Psychoanalysts And Sigmund Freud

Psychoanalysts And Sigmund Freud

Sigmund Freud was a famous neurologist from Vienna. Much of his work on psychoanalysis has been criticized by his friends and other members of the medical fraternity. His theories and practices could not find support because of lack of experimental findings. Freud’s primary argument was based on the fact that most of our actions and conscious thoughts are actually the outcome of underlying subconscious fears and desires. This particular concept earned criticism because it was in contrast to the universal and factual statements about the world.

In spite of lack of experimental evidence, there are people who still read Freud’s theories and believe in his traditional psychoanalysis practices. Psychiatrists of current times consider the works of Freud only as a source of inspiration or representations of historic studies. However, the interesting fact about psychoanalysis is that in order to study how our mind works, there is unfortunately no other concept available other than psychoanalysis practice. So, those who reject it are left with nothing. Many clinical psychologists refer to Freudian psychoanalysis technique to treat mental illnesses.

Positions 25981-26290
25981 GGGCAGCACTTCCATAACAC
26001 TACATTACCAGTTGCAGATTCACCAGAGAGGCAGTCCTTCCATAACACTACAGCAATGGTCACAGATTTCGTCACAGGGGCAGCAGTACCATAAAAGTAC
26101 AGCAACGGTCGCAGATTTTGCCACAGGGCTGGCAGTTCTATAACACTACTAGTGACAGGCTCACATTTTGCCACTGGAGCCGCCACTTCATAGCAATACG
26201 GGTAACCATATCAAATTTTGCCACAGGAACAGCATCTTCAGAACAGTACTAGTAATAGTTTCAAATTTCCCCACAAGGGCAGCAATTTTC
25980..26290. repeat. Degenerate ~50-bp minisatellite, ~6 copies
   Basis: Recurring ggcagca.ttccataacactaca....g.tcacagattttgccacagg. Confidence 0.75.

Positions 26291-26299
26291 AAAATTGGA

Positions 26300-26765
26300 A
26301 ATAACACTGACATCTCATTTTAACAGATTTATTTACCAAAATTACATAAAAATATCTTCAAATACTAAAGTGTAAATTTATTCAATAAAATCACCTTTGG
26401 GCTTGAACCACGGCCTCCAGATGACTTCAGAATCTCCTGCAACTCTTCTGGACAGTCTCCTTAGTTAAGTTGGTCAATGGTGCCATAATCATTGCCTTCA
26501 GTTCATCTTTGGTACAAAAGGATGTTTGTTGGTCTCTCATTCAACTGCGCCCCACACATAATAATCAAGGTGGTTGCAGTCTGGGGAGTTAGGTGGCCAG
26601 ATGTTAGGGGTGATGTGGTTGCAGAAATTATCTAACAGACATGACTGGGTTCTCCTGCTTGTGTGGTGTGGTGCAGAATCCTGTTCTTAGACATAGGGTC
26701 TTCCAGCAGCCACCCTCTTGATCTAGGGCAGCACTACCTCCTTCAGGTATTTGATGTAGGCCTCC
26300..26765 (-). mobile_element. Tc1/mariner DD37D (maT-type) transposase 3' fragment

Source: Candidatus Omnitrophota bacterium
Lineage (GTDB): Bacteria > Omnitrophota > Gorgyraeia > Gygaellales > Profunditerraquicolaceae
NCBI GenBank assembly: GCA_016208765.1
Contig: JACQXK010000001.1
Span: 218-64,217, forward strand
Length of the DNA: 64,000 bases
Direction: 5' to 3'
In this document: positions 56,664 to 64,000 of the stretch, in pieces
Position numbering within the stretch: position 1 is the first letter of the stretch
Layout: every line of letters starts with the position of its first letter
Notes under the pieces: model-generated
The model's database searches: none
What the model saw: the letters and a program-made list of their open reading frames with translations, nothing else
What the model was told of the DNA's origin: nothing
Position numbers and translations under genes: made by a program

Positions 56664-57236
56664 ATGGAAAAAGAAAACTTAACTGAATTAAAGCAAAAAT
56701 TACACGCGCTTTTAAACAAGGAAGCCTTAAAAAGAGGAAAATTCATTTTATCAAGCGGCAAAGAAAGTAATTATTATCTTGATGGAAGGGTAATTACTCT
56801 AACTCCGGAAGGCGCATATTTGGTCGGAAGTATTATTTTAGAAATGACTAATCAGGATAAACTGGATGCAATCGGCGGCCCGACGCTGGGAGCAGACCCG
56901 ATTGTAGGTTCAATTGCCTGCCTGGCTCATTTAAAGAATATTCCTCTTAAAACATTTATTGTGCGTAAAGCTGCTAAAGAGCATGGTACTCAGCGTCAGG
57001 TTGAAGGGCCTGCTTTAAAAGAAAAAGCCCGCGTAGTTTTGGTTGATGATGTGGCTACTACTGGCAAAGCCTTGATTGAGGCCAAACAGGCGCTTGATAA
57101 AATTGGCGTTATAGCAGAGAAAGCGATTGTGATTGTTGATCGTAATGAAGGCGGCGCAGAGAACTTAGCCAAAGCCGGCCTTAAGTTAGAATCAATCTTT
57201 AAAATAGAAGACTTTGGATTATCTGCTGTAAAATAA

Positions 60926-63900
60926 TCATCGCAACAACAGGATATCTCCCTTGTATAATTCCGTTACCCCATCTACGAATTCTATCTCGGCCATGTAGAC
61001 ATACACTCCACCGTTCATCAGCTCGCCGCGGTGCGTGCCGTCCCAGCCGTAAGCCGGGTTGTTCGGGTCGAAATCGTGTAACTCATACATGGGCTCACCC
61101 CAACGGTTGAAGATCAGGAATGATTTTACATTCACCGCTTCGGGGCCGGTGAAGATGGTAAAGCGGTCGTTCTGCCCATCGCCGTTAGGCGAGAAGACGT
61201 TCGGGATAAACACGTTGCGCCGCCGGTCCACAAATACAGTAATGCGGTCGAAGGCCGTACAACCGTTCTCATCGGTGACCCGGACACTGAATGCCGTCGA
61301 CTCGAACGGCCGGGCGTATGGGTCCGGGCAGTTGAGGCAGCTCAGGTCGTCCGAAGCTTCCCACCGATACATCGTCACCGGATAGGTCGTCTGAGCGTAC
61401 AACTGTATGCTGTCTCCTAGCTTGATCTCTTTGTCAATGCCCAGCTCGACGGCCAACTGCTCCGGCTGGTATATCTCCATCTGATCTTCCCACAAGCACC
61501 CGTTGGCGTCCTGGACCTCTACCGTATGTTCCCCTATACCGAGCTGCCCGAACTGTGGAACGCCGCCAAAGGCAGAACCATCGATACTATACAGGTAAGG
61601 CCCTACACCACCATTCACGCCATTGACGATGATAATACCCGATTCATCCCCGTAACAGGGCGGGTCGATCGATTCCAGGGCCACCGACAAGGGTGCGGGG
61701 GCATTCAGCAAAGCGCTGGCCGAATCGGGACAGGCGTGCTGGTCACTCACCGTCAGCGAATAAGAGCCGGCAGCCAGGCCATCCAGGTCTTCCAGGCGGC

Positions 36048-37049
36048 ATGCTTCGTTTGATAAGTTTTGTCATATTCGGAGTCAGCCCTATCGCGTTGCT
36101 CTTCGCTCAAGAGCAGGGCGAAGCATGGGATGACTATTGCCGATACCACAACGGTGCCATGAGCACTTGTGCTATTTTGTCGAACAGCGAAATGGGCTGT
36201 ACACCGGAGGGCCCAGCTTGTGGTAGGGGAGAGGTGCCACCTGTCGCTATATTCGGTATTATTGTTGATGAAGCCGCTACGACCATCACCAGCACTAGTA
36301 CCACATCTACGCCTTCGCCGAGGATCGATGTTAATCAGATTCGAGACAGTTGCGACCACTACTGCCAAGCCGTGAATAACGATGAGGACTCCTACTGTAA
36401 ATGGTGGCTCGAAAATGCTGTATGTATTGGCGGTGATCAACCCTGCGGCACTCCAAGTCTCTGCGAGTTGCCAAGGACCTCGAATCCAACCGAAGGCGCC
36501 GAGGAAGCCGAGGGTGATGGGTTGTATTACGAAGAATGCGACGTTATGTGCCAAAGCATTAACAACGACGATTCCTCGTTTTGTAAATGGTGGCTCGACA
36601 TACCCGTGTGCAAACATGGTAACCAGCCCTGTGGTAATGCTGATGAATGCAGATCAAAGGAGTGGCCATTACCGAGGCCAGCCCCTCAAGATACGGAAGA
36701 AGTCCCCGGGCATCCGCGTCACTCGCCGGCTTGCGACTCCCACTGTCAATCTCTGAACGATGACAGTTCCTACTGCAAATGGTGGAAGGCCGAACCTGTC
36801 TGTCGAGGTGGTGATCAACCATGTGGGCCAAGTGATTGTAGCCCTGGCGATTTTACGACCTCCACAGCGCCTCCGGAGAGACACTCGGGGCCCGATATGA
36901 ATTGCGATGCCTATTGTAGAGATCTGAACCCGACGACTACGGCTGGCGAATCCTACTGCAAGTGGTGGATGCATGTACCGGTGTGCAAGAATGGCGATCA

Freudian psychoanalysis techniques have undergone various modifications and have given rise to various kinds of “psychodynamic” models and therapies, which are being used extensively by clinical psychologists of today. Certain concepts from Freud’s therapeutic method such talking to patients, have been adopted to understand the working of the mind. Psychologists, who believe on results and experiments, normally do not agree with Freudian theories because they rely more on the use of drugs and their effects. However, there are many psychologists who believe in the utilization of both, Freudian psychoanalysis concept and the modern medicine to treat the mentally ill patients.

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Psychoanalysts And Sigmund Freud